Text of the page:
Q&A: humane rabbit hunting
PUBLISHED: 09:20 12 June 2015 | UPDATED: 15:08 26 June 2015
A recent returnee to the world of airguns asks: ‘Can Guru give me some measure of accuracy that he believes is necessary for humane rabbit hunting?’
As a recent ‘empty nester’ returnee to the wonderful world of airguns, I did a lot of research before deciding to buy a TX200 (.177) with a Nikon Prostaff 3-9x40 AO scope, and I’m chuffed with the performance of both.
So far, I am only shooting at inanimate targets, mainly half-inch spinners or paper targets, though my ultimate goal is to get into airgun hunting. One of my friends has a mixed farm that’s plagued by rabbits, and he’s more than happy (in fact he’s very keen) for me to shoot there, but I don’t want to hunt until I know that my shooting skills are up to the mark.
Can Guru give me some measure of accuracy that he believes is necessary for humane rabbit hunting?
First, I applaud you for recognising that a certain standard of marksmanship is needed for humane hunting.
There are two aspects to airgun hunting, one being the shooting, the other being the fieldcraft, and either can make up for a slight deficiency in the other, to an extent. A top shot can make up for less impressive fieldcraft by shooting at slightly longer ranges, and a less than top shot can make up for his shooting ability by getting closer to the target.
The target, in the case of a rabbit, is the brain, preferably near the brain stem, which connects it to the rest of the body, and a hit to the brain is lights out. For many years, the recognised standard for hunting accuracy was the one-inch circle, the consensus being that if you could get pellets within half an inch of the intended point of impact, the shot would result in a clean kill. That is what I used to advise, but years of experience have made me think again, and I now believe that the accuracy ideally needs to be based on a half-inch circle.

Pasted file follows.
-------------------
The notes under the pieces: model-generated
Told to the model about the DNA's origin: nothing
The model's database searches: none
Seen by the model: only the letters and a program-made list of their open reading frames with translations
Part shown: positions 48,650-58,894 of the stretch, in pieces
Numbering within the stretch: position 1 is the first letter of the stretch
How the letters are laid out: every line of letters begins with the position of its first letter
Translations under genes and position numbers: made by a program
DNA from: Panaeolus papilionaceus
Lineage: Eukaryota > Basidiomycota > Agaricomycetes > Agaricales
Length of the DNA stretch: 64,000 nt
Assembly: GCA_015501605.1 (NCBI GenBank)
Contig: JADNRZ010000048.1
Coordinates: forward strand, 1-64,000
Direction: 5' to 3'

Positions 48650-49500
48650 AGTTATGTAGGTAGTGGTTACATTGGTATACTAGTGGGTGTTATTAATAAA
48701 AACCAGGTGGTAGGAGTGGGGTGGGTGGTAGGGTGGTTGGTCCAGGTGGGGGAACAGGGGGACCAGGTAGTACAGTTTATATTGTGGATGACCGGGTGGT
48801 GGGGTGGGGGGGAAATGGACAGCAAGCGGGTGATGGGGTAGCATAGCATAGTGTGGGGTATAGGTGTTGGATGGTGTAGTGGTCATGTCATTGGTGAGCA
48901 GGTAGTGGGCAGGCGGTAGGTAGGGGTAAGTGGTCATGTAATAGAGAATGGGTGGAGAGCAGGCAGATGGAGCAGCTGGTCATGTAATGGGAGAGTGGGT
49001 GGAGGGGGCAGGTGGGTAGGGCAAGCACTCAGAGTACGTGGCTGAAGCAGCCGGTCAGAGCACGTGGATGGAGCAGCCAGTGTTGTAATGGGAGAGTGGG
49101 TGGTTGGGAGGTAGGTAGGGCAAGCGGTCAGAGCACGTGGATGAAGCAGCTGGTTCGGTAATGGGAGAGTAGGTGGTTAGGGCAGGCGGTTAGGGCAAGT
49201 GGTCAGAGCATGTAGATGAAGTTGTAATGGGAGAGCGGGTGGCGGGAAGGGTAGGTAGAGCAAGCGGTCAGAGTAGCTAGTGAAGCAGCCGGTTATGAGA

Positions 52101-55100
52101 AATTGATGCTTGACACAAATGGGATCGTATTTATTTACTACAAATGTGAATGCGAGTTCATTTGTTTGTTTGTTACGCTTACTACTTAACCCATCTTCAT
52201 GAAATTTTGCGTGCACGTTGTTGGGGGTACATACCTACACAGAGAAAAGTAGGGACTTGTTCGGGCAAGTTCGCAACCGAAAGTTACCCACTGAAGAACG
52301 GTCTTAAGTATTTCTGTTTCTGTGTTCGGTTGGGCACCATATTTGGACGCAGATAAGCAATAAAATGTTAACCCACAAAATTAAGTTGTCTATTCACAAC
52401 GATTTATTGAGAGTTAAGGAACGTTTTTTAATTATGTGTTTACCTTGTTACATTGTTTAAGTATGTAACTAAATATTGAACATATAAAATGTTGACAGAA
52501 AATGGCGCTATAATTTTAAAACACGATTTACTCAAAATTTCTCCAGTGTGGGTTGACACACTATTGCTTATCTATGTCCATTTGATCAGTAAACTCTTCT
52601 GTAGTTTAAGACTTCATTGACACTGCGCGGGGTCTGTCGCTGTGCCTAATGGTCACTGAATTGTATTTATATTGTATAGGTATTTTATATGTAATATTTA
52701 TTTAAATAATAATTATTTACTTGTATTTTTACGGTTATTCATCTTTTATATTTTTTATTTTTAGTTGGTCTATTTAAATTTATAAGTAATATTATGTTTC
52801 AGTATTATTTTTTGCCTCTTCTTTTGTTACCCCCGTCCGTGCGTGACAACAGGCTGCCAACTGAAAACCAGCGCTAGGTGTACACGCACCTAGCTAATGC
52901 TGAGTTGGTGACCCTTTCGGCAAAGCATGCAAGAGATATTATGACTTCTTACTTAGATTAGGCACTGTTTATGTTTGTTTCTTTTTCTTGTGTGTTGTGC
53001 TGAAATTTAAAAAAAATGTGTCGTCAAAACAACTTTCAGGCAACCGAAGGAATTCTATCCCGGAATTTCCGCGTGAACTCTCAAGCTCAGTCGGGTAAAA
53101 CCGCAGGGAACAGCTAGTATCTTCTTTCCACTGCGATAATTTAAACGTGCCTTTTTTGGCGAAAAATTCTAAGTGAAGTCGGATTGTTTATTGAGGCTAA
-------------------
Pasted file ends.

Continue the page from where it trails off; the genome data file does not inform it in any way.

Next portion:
We’re not talking about shooting ½” groups, because airgun hunting is not about shooting groups, but taking shots separated by minutes or hours, and getting every pellet within, or with a good overlap of the edge, of a half-inch circle. Your half-inch spinners are the ideal training target, because if they spin, that would indicate a clean kill, and I’m going to suggest something that’s at once a game, a training regime, and a way to discover your current maximum hunting range.
Start at 20 yards from the target for standing shots; say 25 for sitting or kneeling shots, or 30 for prone shots. Take a shot and, if you hit the spinner, take a step back, if you miss, a step forward. Don’t rush, you’re trying to simulate hunting shots, so the longer between shots the better. Eventually, you will end up at your own personalised maximum hunting range, and you will know that your marksmanship is up to the job.
Don’t forget to practise at various gradients and in varying wind speeds and, if you have any time left over, why not visit the farm and learn where the rabbits go (and when), and how to get within range of them?
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